HomePersonal FinanceLending Club Returns at 15.85% in January 2012

Lending Club Returns at 15.85% in January 2012

After 4 months of using Lending Club, I’m giving my first report of my progress. My goal is to achieve a greater than 13% ROI, and so far, I’m well ahead of that goal.

I aim to reduce delinquencies by using smart criteria for picking loans, and it appears to have paid off.

15.85% Interest Rate

I couldn’t be happier about this, and I’m so encouraged that I actually sold a few of my 11-12% loans so that I could have the cash to invest in loans with higher interest rates.

Here’s a quick snapshot of my loans:

Issued & Current – 169 loans for $5,028
Fully Paid – 4 loans for $100
Late 31 – 120 Days – 1 loan for $24

As you can see, almost all of my loans are in good standing, with only one being late. That loan had a missed payment in December, but I’m hoping it gets back on track as the payment is currently ‘processing.’ Of course, I am prepared for the worst. Let’s assume that he goes into default: that is still only 1 of 174 loans, about 0.58% default rate, far better than the 3% average for Lending Club.

Of course, having loans paid off early hurts my performance, but since that first bump, I’ve been a little more careful not to pick borrowers who are too good.

Future Lending Club Plans

I’m going to be investing the $125 I have in available cash this week so that it’s not sitting there earning nothing. My goal is not to have idle cash sitting around for more than a week, and since I can invest in a loan for as little as $25, I’ve been lagging in January.

Overall, I’m extremely pleased with my performance and I hope to keep up the good work!



  1. How specific are your parameters to achieve returns like these? Is there potential for a lot of scaling, or is it something that would always have to be a small part of a total investment portfolio?

    LC supposedly does like $300MM in loans per year, of which a minority are high interest.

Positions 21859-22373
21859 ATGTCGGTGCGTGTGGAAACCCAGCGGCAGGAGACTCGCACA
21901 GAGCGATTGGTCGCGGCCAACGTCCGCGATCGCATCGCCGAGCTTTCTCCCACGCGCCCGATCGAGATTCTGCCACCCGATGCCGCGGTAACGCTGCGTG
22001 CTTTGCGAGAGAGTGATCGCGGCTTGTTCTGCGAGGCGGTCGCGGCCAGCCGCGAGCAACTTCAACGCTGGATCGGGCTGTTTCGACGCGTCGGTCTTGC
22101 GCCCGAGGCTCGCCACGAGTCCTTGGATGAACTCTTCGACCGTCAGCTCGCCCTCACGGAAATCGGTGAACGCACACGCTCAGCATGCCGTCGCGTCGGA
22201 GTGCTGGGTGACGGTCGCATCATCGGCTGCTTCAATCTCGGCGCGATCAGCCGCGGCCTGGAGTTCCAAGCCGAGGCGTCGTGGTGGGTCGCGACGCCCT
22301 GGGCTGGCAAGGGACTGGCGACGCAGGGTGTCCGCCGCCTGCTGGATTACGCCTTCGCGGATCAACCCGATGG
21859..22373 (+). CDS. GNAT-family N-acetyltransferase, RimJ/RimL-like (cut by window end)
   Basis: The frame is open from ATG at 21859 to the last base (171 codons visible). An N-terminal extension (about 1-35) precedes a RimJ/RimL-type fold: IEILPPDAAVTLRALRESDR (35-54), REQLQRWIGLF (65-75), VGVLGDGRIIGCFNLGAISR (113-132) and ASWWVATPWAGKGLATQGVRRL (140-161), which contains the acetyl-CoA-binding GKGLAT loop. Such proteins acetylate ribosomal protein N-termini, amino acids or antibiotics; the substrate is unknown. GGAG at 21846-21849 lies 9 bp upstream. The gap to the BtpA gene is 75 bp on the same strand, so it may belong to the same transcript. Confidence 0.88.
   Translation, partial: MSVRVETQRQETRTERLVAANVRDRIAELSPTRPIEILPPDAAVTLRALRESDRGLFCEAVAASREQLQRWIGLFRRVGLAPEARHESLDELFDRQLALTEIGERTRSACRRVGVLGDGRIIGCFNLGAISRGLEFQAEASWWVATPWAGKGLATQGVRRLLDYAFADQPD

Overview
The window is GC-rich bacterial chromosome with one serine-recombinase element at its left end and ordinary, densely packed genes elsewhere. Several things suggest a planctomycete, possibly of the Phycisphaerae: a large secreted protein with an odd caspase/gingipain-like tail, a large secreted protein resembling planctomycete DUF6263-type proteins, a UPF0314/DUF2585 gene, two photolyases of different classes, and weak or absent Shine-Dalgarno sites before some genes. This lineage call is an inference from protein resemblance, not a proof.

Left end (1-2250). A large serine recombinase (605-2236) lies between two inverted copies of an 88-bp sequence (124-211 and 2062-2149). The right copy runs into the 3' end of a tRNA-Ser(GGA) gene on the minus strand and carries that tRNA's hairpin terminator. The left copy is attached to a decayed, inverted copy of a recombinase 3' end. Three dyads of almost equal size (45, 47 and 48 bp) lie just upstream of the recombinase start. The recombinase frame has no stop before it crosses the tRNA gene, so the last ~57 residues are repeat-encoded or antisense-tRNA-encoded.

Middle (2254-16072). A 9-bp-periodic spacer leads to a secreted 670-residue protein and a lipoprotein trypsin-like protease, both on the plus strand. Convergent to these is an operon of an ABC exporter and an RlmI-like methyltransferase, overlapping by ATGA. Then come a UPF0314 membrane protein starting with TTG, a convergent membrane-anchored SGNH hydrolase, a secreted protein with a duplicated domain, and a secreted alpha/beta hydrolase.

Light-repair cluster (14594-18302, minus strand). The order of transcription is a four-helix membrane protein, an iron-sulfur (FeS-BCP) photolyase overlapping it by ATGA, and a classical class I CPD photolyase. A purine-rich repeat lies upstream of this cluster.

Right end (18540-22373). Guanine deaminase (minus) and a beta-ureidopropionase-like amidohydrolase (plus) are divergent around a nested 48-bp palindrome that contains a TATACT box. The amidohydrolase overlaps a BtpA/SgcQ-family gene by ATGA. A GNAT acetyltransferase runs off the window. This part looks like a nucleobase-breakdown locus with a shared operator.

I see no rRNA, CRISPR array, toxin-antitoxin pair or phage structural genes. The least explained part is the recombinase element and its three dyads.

So, I guess my question is whether or not you could continue to build your LC portfolio alongside a traditional retirement portfolio or whether you’d have to cap its size at some point so as not to dilute quality/performance.

    I’ve been trying to learn more about this, but it seems that everyone who documents their progress has like $500k in a 401k then $10,000 in LC, which doesn’t do a whole lot to instill confidence.

    • @JT, It’s definitely scalable. I only invest $25 per loan. If I had twice as much money, I’d simply invest $50 per loan and would expect to see the same returns.

      I’ve never had any trouble finding loans to invest in, and in fact, I investing all $5,000 in about a month.

      The downside is that it takes awhile to review each loan individually. If you want to invest $100+ in each loan, you can do it, but it’s not quite as easy as putting in a stock trade I guess.

      Peter at has $100,000 in Lending Club if I’m not mistaken.

      • @Daniel, thanks for giving a frame of reference with the time it takes to place $5,000 in loans. It definitely makes sense that you could throw in $50 in any particular loan to double down. Only loss is that you can’t go back and add more to investments that you’ve identified to be good risks. That’s only a minor consideration if you can screen for potential opportunities fairly quickly.

        I’ll check out From first glance, I’m not sure I’ve looked around there yet. Thanks!

    • @Corey @ Passive Income to Retire, It’s funny, I see this as not a very risky investment. Those who invest more money see better returns. Plus, we shouldn’t expect to see big variations based on external market factors. I assume you invest in the stock market? Seems a lot riskier to me.

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